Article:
Stealthy disease threatens many and can be passed on to others
Viral hepatitis is an inflammation of the liver caused by a viral infection. The disease can prevent this powerhouse organ from doing the vital work of processing nutrients, metabolizing medication and clearing the body of toxic waste. Hepatitis also is a leading cause of liver cancer and a primary reason people have liver transplants.
"The most common forms of viral hepatitis are identified as hepatitis A, B and C," says Dr. James Quenan, Chief Medical Officer at Amery Regional Medical Center. "Hepatitis A rarely is life-threatening and usually goes away on its own as the liver heals itself, although symptoms may last a few months. Hepatitis B can cause severe illness and even death. It's a leading cause of cirrhosis, which is permanent scarring of the liver. Hepatitis C is the most serious form of the disease, causing thousands of deaths each year in the United States."
People can be vaccinated against hepatitis A and B, but not hepatitis C. Sometimes people live with hepatitis for a lifetime, often with debilitating effects. When the disease is ongoing, it's considered chronic hepatitis. When people experience temporary symptoms, common with hepatitis A, that’s called acute hepatitis. About 17,000 people in the United States contract hepatitis A annually and most recover within a few months with no lasting liver damage.
Two other types of hepatitis and their related viruses, identified as D and E, are uncommon in the United States. However, travelers to certain regions -- including Asia, Mexico, India and Africa -- sometimes contract hepatitis D in those locations. Hepatitis D is particularly threatening to pregnant women.
The World Hepatitis Alliance (WHA) estimates that 500 million people worldwide are living with chronic hepatitis B and C. An international non-profit umbrella agency for organizations working in the field of viral hepatitis, the WHA is sponsoring World Hepatitis Day on July 28 to raise awareness of the disease and promote prevention and access to testing and treatment.
Hepatitis also can result from drug and alcohol use, autoimmune liver disease, obesity, bacterial infections, ingestion of environmental toxins, and overuse of some medications, such as acetaminophen. If hepatitis is brought on by these causes, it cannot be passed to another person.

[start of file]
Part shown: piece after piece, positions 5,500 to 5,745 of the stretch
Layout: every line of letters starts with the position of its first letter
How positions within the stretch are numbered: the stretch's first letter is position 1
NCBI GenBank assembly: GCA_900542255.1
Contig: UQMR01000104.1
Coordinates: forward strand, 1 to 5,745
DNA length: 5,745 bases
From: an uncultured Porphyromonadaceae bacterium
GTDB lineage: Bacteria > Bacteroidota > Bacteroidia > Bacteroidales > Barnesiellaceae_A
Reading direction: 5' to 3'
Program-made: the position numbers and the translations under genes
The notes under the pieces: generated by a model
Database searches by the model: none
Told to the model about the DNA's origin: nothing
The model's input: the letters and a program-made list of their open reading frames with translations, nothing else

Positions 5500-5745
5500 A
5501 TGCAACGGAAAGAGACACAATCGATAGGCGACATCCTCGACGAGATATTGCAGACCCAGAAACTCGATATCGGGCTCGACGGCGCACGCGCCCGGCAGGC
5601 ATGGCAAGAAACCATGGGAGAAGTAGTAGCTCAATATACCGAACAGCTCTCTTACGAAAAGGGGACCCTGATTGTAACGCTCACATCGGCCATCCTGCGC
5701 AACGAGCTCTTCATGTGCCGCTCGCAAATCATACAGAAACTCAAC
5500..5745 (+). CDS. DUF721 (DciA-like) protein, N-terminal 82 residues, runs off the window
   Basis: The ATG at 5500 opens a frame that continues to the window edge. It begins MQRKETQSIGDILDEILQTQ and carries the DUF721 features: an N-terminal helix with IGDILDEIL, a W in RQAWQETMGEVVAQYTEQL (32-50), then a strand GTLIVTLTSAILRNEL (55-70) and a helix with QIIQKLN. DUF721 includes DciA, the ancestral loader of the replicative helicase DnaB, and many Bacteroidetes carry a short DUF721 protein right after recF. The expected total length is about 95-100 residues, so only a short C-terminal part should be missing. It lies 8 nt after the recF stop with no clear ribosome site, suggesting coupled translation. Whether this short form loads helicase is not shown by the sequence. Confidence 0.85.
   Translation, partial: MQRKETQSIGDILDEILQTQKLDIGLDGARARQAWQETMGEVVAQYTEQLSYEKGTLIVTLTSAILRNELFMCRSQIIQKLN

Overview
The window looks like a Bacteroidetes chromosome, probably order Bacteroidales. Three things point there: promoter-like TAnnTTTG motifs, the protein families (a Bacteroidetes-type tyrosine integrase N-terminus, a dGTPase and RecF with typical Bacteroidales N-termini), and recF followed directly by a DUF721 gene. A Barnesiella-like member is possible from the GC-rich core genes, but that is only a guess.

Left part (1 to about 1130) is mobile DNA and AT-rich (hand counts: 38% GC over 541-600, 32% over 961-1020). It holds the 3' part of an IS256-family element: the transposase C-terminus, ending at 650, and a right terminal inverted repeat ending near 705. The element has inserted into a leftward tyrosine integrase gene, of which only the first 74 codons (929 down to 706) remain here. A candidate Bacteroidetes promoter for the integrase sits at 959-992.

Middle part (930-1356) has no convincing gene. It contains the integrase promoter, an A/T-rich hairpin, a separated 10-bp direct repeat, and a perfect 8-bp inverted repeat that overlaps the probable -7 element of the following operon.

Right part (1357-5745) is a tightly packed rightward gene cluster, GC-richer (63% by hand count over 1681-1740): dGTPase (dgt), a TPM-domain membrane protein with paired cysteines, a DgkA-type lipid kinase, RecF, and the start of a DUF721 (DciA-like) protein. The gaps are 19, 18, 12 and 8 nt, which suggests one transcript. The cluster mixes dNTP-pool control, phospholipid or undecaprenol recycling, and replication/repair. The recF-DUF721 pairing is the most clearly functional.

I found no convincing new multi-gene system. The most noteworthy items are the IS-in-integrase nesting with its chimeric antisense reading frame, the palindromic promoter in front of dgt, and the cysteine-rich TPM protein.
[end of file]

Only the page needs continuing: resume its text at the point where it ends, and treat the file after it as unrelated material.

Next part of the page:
The different types of viral hepatitis are transmitted to others from an infected person in different ways. Hepatitis A usually results from ingesting fecal matter from an infected person, even in microscopic amounts. Hepatitis B is contracted through contact with infectious blood, semen or other body fluids. Hepatitis C, the most threatening of the three common types, usually is passed through contact with blood from an infected person.
Symptoms are similar for all types of viral hepatitis and often mimic the flu. See a medical professional if you experience one or more of these symptoms in a severe or on-going manner:
- Loss of appetite
- Abdominal pain
- Gray-colored bowel movements
- Joint pain
Viral hepatitis can be passed from infected people through contaminated food or drink, instruments used for body piercing and tattooing, unprotected sexual contact, improperly cleaned medical equipment, and needles or straws shared during drug use. Healthcare workers are at risk from unintended needle pricks and other exposure to infected patients' body fluids. Infected mothers can pass hepatitis to their newborns, and the disease can spread in families due to close physical contact. Hepatitis can be passed through a blood transfusion if the donor was infected, but this rarely happens in the United States now that blood screening is in place.
"An estimated 3,000 people in the United States die each year from illnesses related to the hepatitis B virus," says Pat Cooper, vice president for clinical operations at Quorum Health Resources (QHR). "Illnesses related to the hepatitis C virus take a much bigger toll, with an estimated 12,000 fatalities annually. About 55,000 new hepatitis B and C infections occur each year in this country. These illnesses have a significant effect on productivity and healthcare expenditures, both for patients and for society as a whole."
Since hepatitis has no cure, patients can be monitored to track its progress. Anti-viral drugs may be used in chronic cases. Vaccinations for hepatitis A and B are recommended for people at high risk based on their personal behavior, workplace exposure, travel plans and other factors. The vaccinations now typically are given at a young age to children in the United States.
One bright spot is that those who recover from hepatitis may have a lifetime immunity to the disease. However, those who have experienced it would attest that this is hardly a reason to take chances with contracting what can be a lifelong, often deadly, liver condition.
For more information about World Hepatitis Day, see the World Hepatitis Alliance website at http://www.worldhepatitisalliance.org.
This article provided courtesy of Amery Regional Medical Center and Quorum Health Resources, LLC (“QHR”).